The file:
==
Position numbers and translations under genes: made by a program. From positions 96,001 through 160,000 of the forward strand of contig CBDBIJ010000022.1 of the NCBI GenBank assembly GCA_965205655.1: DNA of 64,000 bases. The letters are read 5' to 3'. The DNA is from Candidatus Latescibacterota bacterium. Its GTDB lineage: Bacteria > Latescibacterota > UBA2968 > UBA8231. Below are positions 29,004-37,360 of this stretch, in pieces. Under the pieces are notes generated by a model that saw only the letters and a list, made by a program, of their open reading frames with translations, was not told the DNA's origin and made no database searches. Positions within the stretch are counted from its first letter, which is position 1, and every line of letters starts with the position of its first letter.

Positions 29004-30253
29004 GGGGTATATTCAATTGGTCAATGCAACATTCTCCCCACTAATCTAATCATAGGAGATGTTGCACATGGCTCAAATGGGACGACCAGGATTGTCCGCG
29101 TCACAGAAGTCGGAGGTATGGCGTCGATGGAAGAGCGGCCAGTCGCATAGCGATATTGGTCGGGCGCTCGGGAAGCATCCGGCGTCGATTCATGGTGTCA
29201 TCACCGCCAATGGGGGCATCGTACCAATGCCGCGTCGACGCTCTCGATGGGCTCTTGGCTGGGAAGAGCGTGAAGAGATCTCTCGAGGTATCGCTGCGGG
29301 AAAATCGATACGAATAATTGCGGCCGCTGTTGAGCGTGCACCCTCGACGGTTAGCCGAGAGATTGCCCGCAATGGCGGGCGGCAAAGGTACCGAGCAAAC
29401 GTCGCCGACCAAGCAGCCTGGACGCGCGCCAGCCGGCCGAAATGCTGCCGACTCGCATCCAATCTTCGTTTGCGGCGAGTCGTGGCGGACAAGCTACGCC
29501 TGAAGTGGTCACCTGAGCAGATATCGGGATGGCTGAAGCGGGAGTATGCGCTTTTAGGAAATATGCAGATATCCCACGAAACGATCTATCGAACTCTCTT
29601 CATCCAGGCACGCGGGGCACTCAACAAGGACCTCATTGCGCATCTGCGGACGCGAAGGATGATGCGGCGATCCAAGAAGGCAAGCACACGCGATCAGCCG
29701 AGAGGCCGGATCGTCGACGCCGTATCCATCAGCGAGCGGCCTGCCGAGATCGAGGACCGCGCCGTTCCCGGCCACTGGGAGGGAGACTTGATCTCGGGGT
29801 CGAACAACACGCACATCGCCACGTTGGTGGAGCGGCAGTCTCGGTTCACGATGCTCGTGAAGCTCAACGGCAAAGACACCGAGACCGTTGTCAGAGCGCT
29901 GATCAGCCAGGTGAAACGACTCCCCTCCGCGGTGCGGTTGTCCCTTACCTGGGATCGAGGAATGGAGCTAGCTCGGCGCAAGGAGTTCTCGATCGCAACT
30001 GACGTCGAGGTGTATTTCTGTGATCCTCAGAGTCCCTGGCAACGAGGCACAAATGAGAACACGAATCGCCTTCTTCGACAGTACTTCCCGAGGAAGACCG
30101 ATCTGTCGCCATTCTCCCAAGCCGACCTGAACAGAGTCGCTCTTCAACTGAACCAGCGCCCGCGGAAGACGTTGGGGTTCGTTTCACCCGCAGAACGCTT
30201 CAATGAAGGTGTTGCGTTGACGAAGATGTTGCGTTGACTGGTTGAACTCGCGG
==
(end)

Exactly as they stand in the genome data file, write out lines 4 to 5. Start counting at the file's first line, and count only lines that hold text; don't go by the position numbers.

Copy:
29101 TCACAGAAGTCGGAGGTATGGCGTCGATGGAAGAGCGGCCAGTCGCATAGCGATATTGGTCGGGCGCTCGGGAAGCATCCGGCGTCGATTCATGGTGTCA
29201 TCACCGCCAATGGGGGCATCGTACCAATGCCGCGTCGACGCTCTCGATGGGCTCTTGGCTGGGAAGAGCGTGAAGAGATCTCTCGAGGTATCGCTGCGGG